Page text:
Students and obesity

Schools weigh in on how to fight this increasing problem

Schools weigh in on how to fight this increasing problem

November 18, 2002|by JULIE E. GREENE

Offering a variety of physical education classes and teaching healthy eating habits are the two main things Tri-State area schools do to attempt to curb obesity, officials said.

"We have a real obesity epidemic," said Eugene "Yogi" Martin, supervisor of physical education and health for Washington County Public Schools.

Dr. Daniel Sullivan with Physical Medicine Specialists said the number of overweight children has doubled in the last 20 years. That's too fast to blame genetics, he said.


The cause of obesity should be addressed, whether it's a thyroid condition or anxiety that is causing a child to overeat, he said.

The problem occurs when people eat more calories than they burn off, Sullivan said. In today's society people eat more fatty foods and children are playing video games or watching television instead of outside playing.

It's important to address obesity with youngsters because the chance of an obese child being anything but obese as an adult is minimal, Sullivan said.

There are three stages - in utero, the first three years and adolescence - when the body makes fat cells, Sullivan said. After adolescence a person doesn't develop more fat cells unless that person gets morbidly obese, he said.

"You'll always have fat cells. They don't disappear. The best we can hope for is they don't have much fat in them," Sullivan said.

Obesity is a risk factor for heart disease, cardiovascular disease and Type II diabetes, Sullivan said.

To get the most out of their workouts, Washington County schools have heart rate monitor watches students take turns wearing, Martin said. The watch beeps if the student's heart rate goes below or above what it should be during exercise.

In Washington County, all elementary and middle school students must take physical education. While high school students only need one credit of physical education to graduate, Martin said school officials have made an effort to get them to take more by offering electives such as weightlifting and aerobics.

The percentage of students who take physical education classes has been climbing since it dropped to 49.4 percent in 1997-98, Martin said. This year 55.6 percent of high school students are taking the class, he said.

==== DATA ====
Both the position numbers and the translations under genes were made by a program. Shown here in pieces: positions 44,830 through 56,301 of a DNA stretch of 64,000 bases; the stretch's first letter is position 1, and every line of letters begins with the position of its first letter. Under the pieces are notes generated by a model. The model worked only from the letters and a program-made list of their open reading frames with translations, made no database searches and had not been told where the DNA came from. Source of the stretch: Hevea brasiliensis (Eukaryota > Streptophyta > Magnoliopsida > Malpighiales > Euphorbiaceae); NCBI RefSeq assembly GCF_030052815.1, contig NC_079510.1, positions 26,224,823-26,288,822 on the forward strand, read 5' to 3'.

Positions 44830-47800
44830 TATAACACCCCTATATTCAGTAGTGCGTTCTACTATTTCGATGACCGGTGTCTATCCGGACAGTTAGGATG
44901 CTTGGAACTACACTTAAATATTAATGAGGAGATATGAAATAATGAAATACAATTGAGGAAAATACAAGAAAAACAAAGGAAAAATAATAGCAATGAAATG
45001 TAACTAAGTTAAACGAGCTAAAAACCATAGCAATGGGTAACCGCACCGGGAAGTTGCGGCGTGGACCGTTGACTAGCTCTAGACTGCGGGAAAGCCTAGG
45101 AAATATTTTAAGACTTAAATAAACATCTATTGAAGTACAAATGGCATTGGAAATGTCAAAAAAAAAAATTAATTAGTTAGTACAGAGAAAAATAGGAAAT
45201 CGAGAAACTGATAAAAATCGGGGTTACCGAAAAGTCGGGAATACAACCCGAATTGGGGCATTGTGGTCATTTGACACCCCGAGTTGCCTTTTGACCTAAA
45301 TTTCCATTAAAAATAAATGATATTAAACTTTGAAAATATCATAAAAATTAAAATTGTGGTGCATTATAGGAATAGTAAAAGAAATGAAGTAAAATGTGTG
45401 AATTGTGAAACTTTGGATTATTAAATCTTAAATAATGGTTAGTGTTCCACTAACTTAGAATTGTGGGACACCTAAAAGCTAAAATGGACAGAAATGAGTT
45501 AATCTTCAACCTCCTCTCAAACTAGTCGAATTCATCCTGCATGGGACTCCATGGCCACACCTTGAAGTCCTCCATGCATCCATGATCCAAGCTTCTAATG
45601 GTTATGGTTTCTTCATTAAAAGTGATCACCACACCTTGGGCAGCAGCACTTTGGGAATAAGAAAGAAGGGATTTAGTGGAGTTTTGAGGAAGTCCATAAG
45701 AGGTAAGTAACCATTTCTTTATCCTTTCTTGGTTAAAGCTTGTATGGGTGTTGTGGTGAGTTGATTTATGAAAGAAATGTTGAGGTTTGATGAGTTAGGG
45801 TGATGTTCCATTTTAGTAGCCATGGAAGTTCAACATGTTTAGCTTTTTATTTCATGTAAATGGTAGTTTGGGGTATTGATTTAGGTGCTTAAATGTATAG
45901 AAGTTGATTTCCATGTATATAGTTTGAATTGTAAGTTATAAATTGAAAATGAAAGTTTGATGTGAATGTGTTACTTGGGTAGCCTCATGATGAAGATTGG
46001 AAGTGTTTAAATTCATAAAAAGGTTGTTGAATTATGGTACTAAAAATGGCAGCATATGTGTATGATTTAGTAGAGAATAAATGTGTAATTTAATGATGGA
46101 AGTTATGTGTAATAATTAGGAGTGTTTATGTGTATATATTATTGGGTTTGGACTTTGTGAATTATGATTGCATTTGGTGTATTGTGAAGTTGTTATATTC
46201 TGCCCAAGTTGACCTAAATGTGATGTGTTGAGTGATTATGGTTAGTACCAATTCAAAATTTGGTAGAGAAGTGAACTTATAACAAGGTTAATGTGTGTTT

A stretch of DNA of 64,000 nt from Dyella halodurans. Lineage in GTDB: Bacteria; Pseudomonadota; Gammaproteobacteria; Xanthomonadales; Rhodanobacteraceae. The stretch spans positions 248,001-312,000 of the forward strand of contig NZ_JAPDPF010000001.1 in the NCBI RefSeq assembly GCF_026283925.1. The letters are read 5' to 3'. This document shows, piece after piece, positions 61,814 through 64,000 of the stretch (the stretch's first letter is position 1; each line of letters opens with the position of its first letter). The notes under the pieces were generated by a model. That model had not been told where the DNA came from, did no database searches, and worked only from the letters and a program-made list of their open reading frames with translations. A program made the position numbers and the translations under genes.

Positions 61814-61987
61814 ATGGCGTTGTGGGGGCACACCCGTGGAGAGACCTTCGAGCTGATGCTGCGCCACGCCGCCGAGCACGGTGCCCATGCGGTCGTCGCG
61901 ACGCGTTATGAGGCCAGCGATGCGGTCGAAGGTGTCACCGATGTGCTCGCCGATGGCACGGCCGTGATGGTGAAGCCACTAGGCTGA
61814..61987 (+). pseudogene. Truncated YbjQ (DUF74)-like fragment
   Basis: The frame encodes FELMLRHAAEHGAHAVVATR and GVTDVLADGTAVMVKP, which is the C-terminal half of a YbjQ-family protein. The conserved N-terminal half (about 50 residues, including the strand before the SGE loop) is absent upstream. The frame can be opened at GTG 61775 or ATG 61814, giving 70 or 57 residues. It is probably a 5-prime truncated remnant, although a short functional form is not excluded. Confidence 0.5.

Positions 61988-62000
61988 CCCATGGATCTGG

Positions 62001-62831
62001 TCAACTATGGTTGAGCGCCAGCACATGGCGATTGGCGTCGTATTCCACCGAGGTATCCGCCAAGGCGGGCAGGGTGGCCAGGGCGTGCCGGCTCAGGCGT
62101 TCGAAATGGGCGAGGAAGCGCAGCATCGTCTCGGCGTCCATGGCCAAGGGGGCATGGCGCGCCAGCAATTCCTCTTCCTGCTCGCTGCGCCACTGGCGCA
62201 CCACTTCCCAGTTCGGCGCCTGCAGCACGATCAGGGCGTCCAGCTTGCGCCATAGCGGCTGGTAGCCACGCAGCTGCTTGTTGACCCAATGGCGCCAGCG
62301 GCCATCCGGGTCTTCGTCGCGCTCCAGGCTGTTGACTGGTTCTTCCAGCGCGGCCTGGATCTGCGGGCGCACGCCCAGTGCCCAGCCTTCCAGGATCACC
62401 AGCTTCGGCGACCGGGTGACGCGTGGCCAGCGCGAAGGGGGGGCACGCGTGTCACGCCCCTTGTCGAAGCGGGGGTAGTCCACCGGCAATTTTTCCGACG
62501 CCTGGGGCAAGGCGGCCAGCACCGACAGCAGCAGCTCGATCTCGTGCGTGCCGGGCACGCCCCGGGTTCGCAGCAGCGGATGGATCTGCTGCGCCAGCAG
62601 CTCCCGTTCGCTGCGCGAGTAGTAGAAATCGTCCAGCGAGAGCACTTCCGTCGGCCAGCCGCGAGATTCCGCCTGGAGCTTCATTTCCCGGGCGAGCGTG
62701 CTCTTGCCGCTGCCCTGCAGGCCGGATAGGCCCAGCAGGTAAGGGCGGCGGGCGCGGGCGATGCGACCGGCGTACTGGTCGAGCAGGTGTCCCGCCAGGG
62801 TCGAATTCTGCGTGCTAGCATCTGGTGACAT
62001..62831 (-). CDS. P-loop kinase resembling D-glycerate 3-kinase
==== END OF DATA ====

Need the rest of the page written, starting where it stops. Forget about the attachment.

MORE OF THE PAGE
Health education is taught throughout the school system, starting with teaching the youngest students nutrition and healthy eating habits, Martin said.

"We can't wait until the student is at high school and weighs 500 pounds to do something about it," Martin said.

In Frederick County, Md., elementary and middle schoolers take physical education every year while high school students must have a half-credit of physical education to graduate, department supervisor Lynn Carr said. Almost half of high school students take a physical education elective.

In Berkeley County, W.Va., students must take physical education every year through eighth grade and need one year in high school to graduate, Director of Instruction Donna Miller said. High school students can take electives such as weight conditioning.

High school students also must take a health class, which addresses nutrition, Miller said.

At James Buchanan High School in Mercersburg, Pa., high school students must take physical education every year just like the elementary and middle schoolers, said Jim Novak, head of the Fitness and Wellness Department. Teachers emphasis personal improvement so a student can see improvement from start to finish of an activity.

In the Greencastle-Antrim School District, students must take wellness class four times to graduate. The class is a combination of physical education and health that addresses nutrition, department head Chuck Tinninis said.

The nutrition lesson teaches students how to stay properly hydrated before, during and after a physical activity and how to properly gain or loss weight for a sport, Tinninis said.

Like educators at other school systems, Martin said he hopes the lessons go home. But, it's not his job to monitor what kind of food parents buy for their children.

A number of Tri-State area schools have soda and what some people may consider junk food available, though some schools have restrictions on when students can buy those items.

Washington County schools allow sodas to be sold in school, but there are more nutritious drinks and bottled water offered also, Martin said.

Some junk foods are not allowed to be sold in Berkeley County secondary schools, Miller said. Those with some nutritional value, such as ice cream, can be sold after the lunch line has closed, she said.

At James Buchanan High School, soda machines were replaced with juice machines in the locker rooms because teachers didn't want students drinking soda while working out, Novak said.

Greencastle-Antrim has a snack bar with soft drinks and juices available in vending machines, Tinninis said. The machines can be used during lunch and after school.

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